When you look at Japan on a globe, 2 things pop-up: lots of ocean surrounds the small, thin islands and their latitude is not that different from our own. Now that we were discussing this, the ingredients in dashi, the Japanese soup stock base, suddenly made total sense sense to me.
|Thank you to our student A. M. for his photographic talents!|
Dashi is easy and fun to make, the students loved shaving the whole dried fish to make bonito flakes. Then we added miso and poured the heated soup over our cooked soba, tofu & green onions. The garnish salads added a cool crunch and smooth sweetness. Our desserts used up a part of a large zucchini donated to our cause (thank you JH), which allowed us to bring in some more unusual Japanese sweets, daifuku and a green tea jelly using agar-agar (again the ocean!).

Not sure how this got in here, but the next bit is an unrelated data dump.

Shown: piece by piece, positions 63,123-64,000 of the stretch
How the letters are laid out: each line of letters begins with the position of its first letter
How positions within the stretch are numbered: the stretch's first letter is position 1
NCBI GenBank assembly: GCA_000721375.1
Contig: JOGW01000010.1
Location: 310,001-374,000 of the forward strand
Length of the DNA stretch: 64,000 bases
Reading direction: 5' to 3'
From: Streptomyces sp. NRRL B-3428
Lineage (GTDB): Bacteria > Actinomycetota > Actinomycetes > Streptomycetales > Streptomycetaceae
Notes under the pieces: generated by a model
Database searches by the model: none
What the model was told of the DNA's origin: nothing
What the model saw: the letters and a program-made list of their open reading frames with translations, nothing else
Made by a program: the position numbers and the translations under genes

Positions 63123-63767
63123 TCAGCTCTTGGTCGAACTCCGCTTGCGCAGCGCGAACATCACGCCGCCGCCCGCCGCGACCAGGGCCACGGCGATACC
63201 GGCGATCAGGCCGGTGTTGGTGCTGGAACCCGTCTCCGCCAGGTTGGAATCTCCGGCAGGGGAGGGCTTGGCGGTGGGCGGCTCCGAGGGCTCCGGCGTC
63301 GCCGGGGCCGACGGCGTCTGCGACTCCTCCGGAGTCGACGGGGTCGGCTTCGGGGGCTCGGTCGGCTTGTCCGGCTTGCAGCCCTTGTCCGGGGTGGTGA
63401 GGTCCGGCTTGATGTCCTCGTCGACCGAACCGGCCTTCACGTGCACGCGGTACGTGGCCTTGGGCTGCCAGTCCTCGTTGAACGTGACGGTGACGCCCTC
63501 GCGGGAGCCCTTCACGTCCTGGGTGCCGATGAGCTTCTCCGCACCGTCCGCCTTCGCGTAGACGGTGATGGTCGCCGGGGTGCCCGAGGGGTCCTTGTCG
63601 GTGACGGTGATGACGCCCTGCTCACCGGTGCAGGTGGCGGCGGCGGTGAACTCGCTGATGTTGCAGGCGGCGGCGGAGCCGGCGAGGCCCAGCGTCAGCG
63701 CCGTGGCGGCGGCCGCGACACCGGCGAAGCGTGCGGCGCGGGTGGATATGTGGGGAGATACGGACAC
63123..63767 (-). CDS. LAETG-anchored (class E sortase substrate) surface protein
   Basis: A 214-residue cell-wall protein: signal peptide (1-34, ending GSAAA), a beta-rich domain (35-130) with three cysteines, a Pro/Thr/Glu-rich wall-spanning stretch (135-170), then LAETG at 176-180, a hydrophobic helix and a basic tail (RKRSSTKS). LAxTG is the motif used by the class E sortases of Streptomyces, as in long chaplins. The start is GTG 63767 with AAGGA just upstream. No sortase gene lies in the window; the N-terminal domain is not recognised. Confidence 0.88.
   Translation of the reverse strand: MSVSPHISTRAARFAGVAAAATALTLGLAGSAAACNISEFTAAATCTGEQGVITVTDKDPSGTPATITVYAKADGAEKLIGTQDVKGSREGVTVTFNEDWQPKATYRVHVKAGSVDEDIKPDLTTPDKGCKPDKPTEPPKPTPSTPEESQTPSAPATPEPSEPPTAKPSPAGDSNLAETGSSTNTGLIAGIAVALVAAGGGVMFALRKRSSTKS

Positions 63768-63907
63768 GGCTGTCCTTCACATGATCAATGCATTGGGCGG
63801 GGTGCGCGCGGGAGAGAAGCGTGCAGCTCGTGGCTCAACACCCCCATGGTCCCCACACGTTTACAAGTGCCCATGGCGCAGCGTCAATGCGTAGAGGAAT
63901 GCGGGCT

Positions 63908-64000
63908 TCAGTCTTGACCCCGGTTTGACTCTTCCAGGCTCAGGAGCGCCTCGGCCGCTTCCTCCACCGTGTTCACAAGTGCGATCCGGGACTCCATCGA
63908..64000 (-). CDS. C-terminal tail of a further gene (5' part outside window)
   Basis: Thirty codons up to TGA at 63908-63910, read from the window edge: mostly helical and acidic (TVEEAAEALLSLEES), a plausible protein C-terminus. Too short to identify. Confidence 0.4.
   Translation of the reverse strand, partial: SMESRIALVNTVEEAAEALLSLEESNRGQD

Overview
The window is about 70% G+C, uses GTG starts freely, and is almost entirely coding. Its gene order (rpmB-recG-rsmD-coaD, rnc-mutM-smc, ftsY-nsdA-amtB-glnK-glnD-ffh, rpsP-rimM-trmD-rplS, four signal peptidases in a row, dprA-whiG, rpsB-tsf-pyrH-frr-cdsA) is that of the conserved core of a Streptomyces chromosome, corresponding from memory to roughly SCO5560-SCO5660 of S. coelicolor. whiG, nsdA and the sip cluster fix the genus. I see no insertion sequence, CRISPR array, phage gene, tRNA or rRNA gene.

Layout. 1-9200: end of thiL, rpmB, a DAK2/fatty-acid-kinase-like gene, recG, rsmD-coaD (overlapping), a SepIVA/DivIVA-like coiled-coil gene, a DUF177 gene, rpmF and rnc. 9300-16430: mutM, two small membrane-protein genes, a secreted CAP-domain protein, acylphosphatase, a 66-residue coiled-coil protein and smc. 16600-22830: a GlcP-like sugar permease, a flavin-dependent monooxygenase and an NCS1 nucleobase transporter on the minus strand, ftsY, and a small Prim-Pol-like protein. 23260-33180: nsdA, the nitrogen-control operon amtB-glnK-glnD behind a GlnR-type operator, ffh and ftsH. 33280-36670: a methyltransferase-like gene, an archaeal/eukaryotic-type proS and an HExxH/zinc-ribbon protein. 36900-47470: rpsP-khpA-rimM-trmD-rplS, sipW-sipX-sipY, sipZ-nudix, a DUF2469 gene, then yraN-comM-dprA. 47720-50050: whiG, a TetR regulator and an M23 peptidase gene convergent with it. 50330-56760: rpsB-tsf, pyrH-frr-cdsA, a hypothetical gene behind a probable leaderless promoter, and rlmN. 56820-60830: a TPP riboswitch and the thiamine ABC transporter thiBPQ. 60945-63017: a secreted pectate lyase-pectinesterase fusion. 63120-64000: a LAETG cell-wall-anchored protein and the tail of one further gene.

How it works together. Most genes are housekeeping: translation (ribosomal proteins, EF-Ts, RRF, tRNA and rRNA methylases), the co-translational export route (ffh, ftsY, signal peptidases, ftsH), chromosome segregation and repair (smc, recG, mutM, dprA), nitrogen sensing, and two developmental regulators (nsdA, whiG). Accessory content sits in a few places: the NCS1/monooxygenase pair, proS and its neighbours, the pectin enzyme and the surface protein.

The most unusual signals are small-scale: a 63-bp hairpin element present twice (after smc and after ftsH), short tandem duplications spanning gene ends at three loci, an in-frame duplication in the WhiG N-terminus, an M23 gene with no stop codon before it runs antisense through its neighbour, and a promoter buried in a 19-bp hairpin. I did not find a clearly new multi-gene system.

What was intriguing about our meal, as we focused on teamwork and timing with the additional dishes and with needing to keep the soup hot, was that as we tasted, we started comparing how eating a bit of one item can affect the flavor of the next item–and this could actually be intentional. Tea sweets are designed just for this kind of enjoyment – the pungency of the tea makes the sweet that follows even more enjoyable.
This intentional playfulness of menu composition gets lost in our society’s rush, but it is a good way to slow down, and perhaps better appreciate a meal for its combination of flavors, textures & influences, instead of how fast it gets to the table and how big the plate is. We could see the appreciation in our students as we “played” with our food in this way.
Miso Soup with Soba Noodles, Tofu & Onions
Gomaee (cold spinach salad with sweet sesame dressing)
Sunomono with Cucumber & Seaweed
Zucchini Spice Bread
Daifuku (mochi with sweet red bean paste)
Green Tea Jelly